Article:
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Evaluation of indwelling intravenous catheters for the regional perfusion of the limbs of horses
  1. G. Kelmer, DVM, MS, DACVS,
  2. S. B. Elliot, BS1,
  3. C. T. Catasus, BS2 and
  4. A. M. Saxton, PhD3
  1. 1 Department of Large Animal Clinical Sciences
  2. 2 College of Veterinary Medicine, University of Tennessee, 2407 River Drive, Knoxville, TN 37996, USA
  3. 3 Department of Animal Science, College of Agricultural Sciences and Natural Resources, University of Tennessee, 2505 River Drive, Knoxville, TN 37996, USA
  1. Large Animal Medicine and Surgery Department, Veterinary Teaching Hospital, Koret School of Veterinary Medicine, Hebrew University of Jerusalem, PO Box 12, Rehovot, 76100, Israel galkelmer{at}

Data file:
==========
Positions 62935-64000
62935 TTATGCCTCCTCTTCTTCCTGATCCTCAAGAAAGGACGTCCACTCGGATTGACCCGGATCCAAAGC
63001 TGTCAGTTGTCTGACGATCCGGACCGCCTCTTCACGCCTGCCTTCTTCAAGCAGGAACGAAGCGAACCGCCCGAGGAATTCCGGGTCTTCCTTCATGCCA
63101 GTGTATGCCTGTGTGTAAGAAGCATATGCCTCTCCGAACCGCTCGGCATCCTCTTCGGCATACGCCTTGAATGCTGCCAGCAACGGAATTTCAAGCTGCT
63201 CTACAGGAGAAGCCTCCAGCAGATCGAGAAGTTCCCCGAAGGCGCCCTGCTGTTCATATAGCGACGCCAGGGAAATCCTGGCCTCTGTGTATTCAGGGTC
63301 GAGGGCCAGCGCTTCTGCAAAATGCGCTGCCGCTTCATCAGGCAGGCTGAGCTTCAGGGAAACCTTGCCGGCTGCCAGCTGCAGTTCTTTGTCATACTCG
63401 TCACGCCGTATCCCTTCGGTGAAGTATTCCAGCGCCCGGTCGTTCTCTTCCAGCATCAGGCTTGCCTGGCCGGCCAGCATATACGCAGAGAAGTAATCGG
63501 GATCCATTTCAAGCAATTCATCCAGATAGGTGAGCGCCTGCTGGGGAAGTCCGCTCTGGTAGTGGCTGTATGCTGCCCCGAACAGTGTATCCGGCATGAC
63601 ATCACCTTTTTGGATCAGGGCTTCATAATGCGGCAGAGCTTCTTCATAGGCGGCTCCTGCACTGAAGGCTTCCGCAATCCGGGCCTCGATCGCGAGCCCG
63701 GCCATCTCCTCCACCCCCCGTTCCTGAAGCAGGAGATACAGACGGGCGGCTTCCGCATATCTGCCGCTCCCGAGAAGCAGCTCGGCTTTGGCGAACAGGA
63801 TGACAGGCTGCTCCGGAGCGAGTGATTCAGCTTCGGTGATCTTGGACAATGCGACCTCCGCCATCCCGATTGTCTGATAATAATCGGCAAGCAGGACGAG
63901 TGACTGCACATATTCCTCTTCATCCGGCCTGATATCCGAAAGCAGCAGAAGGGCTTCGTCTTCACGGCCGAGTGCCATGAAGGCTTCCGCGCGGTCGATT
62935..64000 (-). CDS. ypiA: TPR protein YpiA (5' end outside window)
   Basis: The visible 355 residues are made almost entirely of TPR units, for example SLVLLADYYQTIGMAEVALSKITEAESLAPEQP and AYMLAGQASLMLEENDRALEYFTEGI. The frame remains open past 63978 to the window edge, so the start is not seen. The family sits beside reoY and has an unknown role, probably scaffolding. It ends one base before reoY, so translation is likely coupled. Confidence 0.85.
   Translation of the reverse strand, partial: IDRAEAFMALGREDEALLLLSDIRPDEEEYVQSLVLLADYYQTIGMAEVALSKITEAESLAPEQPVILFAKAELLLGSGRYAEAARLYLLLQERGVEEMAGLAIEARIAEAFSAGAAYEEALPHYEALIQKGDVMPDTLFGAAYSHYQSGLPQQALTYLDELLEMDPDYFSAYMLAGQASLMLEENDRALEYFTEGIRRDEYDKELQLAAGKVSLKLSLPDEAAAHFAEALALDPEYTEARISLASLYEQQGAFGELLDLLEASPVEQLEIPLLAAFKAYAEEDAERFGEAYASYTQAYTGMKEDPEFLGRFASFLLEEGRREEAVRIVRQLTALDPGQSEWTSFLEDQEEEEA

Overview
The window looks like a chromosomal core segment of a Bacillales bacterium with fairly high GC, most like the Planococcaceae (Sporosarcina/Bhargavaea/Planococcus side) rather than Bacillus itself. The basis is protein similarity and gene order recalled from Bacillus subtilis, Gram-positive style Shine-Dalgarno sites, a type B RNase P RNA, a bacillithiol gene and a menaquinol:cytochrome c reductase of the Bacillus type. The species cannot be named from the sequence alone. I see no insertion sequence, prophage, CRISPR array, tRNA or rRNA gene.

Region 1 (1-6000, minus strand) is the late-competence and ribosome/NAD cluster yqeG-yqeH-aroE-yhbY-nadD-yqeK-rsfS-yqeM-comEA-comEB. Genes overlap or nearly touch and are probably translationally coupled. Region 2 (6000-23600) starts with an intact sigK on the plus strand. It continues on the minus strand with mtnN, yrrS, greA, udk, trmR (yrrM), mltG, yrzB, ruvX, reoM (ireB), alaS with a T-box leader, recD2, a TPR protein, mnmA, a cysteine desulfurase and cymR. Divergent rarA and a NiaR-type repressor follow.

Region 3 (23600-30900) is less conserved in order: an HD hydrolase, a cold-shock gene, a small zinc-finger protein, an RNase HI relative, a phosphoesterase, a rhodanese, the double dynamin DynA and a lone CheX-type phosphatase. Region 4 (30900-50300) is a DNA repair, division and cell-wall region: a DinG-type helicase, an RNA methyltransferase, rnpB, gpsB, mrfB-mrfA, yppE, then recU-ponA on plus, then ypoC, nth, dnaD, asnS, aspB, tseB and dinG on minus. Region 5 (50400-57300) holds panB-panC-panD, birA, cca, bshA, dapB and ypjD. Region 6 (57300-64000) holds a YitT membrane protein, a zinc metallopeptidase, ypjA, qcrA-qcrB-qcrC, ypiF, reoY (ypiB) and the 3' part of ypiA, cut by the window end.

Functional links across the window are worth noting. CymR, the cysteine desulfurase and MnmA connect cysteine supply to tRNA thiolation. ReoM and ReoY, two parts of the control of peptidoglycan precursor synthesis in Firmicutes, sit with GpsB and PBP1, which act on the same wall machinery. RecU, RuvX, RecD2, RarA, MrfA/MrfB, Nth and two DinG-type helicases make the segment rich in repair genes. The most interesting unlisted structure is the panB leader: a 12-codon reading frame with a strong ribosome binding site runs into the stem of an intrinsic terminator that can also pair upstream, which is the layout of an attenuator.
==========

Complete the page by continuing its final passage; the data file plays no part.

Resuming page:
The feasibility of maintaining indwelling intravenous catheters in the saphenous, cephalic or palmar digital vein of horses for seven days to infuse antimicrobial drugs was investigated in 18 horses. The horses were randomly assigned to six groups according to the vein catheterised and whether they received amikacin or erythromycin. None of the catheters was replaced more than once, and 11 of the 18 catheters remained patent for all seven days. Neither the drug administered nor the vein catheterised significantly affected the survival of the catheter. In all but three cases, complications, including local inflammation, lameness, thrombophlebitis and one severe tissue reaction to erythromycin, resolved during the seven days.

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